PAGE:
The event, "Caring for God's Creation," will be April 20-22 at the Lake Junaluska (N.C.) Conference and Retreat Center. It is open to "anybody who's interested in caring for the earth," said Loy Lilley, event coordinator and Good Word Resource Center director at Lake Junaluska.

"In a time when many are complacent about the environment, a new emphasis can assist the church in taking leadership," said Jimmy L. Carr, executive director for the United Methodist Church's Southeastern Jurisdiction, with offices in Lake Junaluska. "Local church members will learn effective ways of being stewards of creation, allowing them to be the best disciples possible."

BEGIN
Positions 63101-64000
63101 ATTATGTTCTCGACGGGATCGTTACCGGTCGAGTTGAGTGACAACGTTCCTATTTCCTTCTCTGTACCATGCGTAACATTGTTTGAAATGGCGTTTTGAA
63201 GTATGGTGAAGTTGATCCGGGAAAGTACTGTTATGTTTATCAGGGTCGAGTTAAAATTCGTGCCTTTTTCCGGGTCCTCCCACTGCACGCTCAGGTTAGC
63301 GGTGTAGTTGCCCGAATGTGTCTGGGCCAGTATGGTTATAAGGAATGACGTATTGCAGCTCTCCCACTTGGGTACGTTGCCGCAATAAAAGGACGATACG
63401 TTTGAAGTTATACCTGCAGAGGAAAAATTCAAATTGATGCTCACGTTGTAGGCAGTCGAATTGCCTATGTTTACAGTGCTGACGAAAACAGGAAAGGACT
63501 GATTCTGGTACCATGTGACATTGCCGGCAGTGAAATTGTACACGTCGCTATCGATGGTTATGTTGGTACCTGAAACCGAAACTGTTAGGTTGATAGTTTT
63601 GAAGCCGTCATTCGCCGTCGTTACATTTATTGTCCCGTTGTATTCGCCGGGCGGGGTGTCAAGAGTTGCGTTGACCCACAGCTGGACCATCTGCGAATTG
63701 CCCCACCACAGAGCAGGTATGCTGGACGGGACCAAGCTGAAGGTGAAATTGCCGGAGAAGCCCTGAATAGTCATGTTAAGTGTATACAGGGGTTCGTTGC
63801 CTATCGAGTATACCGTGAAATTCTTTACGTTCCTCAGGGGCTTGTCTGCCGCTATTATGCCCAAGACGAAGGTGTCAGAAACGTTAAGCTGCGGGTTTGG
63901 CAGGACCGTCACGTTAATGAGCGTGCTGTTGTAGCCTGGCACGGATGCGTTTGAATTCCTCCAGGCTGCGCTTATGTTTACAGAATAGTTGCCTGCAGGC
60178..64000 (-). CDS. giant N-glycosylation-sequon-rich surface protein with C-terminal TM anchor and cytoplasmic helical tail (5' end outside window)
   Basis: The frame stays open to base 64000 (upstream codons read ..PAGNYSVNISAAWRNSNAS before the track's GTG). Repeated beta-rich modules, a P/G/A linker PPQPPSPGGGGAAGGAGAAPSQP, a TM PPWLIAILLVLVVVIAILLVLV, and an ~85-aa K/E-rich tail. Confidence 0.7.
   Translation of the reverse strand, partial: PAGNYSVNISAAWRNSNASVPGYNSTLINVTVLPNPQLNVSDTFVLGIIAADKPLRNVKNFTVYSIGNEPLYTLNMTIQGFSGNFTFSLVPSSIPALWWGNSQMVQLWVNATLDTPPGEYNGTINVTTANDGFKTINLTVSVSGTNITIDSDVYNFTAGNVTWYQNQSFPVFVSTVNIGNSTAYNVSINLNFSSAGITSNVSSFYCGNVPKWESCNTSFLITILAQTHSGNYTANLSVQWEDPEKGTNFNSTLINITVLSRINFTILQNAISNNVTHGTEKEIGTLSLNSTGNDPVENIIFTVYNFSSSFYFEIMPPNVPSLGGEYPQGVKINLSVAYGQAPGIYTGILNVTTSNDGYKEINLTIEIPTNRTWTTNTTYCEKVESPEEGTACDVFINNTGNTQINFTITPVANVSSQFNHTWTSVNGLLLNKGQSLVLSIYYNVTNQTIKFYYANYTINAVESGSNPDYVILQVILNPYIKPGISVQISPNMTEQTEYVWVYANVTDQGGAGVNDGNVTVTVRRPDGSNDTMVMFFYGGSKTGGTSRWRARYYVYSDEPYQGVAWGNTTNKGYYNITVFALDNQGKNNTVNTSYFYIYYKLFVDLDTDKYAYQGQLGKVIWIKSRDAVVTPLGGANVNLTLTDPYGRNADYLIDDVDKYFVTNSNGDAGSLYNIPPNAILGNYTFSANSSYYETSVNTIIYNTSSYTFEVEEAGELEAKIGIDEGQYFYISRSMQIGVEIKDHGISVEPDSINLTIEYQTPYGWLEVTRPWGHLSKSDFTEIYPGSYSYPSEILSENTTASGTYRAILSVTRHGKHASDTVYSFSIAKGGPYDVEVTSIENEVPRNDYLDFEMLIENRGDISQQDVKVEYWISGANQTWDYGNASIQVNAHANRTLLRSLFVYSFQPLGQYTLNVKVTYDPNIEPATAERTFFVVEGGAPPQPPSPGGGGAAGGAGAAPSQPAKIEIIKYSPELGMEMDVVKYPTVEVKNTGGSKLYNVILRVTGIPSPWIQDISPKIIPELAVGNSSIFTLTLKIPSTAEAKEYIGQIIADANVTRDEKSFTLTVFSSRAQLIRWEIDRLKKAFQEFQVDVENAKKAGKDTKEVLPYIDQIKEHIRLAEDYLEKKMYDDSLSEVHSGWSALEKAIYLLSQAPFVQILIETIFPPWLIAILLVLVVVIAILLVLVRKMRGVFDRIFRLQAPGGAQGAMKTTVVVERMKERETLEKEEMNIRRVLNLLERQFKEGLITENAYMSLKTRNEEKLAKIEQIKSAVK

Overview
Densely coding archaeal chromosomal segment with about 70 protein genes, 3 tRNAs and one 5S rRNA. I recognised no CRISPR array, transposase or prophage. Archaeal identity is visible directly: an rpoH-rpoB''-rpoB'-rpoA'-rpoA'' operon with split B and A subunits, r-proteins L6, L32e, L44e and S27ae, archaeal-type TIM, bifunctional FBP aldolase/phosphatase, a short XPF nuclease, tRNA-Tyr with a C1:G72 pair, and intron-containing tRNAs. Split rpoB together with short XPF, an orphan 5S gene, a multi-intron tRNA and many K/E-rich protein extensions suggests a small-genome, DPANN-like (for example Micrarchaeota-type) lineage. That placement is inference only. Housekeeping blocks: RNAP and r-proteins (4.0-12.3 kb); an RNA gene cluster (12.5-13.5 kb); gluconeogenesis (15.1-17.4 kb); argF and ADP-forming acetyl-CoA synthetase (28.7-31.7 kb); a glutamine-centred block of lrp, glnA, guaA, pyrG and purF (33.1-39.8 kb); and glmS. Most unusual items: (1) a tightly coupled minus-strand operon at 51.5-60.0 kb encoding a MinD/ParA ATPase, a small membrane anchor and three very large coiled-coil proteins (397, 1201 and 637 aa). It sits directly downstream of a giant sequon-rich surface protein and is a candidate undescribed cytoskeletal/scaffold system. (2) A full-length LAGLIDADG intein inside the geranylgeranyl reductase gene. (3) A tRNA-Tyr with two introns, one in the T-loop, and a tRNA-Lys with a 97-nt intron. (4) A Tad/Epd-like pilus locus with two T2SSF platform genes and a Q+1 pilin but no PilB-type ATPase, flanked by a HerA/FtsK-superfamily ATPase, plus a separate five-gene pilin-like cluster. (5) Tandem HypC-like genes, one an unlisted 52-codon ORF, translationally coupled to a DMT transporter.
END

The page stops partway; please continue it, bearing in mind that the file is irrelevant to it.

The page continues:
"The earth is our home," Lilley said, "and we need to learn how to take better care of that home given us by God."

The event is sponsored by the United Methodist Women of the Southeastern Jurisdiction, the Ministry Team of the Southeastern Jurisdiction and the Lake Junaluska Conference and Retreat Center. People and churches from any of the United Methodist Church's other geographical areas are welcome, Lilley said.

This is the first of what will be multiple events focused on stewardship of the earth. "We're looking at care of the earth so that it can be more sustainable, and we'll be moving next year to what we can do (about) the causes of what's happening to the earth," Lilley said.

Eleven workshops (each offered three times) will cover such subjects as sustainable agriculture, earth care and Christian spirituality, simpler living, earth care and Bible basics, political advocacy, practical ideas for saving energy, and saving water.